Departure Gate: Margaret River, Western Australia

Words by Mat Arney, images by Mat Arney & film by Jack Robinson/Damien Robertson



a wave breaking at sunset at gas reef in western australia, photographed by Mat Arney

As good a reason as any to visit WA in search of waves.  Photo:  Mat Arney

Western Australia is a massive and remote state, and these are characteristics that it shares with many of the waves that break on its shores. Surfing here is often a raw and powerful experience, making it a prime destination for surfers wanting to quietly test their mettle, and the baseline ability and versatility of some of the state’s high profile surfers (it produces a lot for such a relatively small population) gives away the reality that, away from the spotlight, the region boasts a wide variety of waves.

A solid half of Western Australia’s enormous Indian Ocean coastline (over 12,000km/7,500 miles) is open to the brunt of swells generated in the roaring forties of the Southern Ocean, which eventually break on Indonesian reefs. Between the mutant tow-only slabs of the south coast and the grinding left-hand barrels of the desert north, there is a lot of ground to cover. Sitting on the dividing line between the Indian Ocean and an enormous, largely desert, continental landmass, WA has a reputation for being both very sunny and very windy – the state capital Perth is widely regarded to be the sunniest capital city and the third windiest, on the planet – so surfing before the sea breeze (known locally as “The Fremantle Doctor”) blows up is essential.  Perth is almost every visitor’s arrival point; it is the most remote capital city and is closer to Indonesia’s capital city Jakarta than to it’s own federal capital or any of the major population centres on Australia’s east coast, however the orientation and bathymetry of Perth’s bay means that the metropolitan beaches rarely get above head high and often close-out, as well as being crowded, so visiting surfers will need to head further afield.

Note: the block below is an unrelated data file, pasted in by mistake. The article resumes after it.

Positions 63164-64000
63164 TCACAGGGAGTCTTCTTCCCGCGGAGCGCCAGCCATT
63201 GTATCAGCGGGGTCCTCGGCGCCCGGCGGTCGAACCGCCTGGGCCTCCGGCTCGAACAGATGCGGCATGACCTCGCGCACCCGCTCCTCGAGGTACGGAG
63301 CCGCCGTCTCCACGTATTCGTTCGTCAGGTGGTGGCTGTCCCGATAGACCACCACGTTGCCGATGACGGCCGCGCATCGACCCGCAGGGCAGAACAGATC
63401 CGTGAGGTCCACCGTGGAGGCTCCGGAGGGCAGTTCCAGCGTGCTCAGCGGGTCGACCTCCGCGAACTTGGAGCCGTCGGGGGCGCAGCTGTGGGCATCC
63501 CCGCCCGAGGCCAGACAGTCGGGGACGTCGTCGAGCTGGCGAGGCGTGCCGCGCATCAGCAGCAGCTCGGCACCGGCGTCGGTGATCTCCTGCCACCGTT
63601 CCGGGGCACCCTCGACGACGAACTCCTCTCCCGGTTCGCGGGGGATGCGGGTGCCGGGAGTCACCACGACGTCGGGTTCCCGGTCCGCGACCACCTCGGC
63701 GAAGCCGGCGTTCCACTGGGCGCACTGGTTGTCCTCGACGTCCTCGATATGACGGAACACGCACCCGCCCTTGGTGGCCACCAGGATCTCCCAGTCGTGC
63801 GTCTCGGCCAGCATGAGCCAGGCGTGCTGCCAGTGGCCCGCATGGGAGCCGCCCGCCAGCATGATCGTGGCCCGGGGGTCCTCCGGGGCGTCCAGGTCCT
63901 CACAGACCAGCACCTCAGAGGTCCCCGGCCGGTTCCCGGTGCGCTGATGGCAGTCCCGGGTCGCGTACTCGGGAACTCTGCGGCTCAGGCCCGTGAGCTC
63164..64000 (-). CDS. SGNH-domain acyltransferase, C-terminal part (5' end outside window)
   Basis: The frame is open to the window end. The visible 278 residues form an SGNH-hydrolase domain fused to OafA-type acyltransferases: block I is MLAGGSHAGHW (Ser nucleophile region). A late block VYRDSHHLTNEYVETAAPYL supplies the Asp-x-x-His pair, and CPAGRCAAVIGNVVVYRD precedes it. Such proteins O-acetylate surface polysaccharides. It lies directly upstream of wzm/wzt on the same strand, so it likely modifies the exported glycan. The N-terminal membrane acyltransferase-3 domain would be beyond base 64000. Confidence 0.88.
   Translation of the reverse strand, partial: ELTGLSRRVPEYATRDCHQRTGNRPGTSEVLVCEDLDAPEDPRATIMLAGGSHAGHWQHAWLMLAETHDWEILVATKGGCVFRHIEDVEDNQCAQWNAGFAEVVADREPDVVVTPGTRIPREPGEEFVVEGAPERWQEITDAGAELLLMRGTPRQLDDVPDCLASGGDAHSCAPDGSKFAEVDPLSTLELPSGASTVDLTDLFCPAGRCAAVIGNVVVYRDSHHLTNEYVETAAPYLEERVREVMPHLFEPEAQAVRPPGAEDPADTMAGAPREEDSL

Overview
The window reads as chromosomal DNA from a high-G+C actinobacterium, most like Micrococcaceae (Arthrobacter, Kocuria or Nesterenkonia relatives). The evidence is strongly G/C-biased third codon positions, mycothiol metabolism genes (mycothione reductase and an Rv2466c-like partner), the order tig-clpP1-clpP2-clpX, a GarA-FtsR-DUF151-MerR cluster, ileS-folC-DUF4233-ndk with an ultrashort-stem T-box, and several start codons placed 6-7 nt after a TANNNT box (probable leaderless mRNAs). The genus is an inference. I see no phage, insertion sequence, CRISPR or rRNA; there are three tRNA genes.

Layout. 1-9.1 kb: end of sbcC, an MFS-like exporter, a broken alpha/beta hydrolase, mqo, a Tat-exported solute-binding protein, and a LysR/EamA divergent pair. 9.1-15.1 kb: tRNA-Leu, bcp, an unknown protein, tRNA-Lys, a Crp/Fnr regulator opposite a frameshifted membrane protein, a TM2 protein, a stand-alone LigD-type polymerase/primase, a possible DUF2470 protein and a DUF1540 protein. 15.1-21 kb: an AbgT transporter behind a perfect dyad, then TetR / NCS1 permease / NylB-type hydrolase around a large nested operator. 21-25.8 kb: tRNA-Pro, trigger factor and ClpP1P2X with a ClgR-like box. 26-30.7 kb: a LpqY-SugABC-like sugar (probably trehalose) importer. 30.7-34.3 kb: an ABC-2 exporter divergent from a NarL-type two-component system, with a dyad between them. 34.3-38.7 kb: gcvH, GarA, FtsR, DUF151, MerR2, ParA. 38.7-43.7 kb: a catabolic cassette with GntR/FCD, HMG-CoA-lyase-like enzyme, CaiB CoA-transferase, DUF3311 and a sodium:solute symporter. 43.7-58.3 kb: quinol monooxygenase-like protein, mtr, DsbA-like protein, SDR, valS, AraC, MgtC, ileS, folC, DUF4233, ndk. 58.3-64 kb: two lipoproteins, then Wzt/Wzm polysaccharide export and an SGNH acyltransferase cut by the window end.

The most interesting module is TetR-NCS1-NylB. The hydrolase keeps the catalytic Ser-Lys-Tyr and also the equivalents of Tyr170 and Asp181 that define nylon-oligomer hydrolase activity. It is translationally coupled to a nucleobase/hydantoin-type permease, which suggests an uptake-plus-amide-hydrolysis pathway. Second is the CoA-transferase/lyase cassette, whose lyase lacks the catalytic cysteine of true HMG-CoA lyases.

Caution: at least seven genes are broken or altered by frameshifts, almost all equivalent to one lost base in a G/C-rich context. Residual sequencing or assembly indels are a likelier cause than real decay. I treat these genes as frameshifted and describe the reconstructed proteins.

surfers point at margaret river, western australia on a clear but cloudy day, photographed by mat arney

A three and a half hour drive south, the Margaret River area in the state’s south west is a world famous wine region, and autumn is prime season for harvesting both grapes and good waves. “Margs” sits midway down a 135km long outcrop of limestone between Cape Naturaliste (North) and Cape Leeuwin (South), and between the two lighthouses just to the west of Caves Road are hidden somewhere in the region of 75 surf spots breaking over reefs, beaches and the occasional point.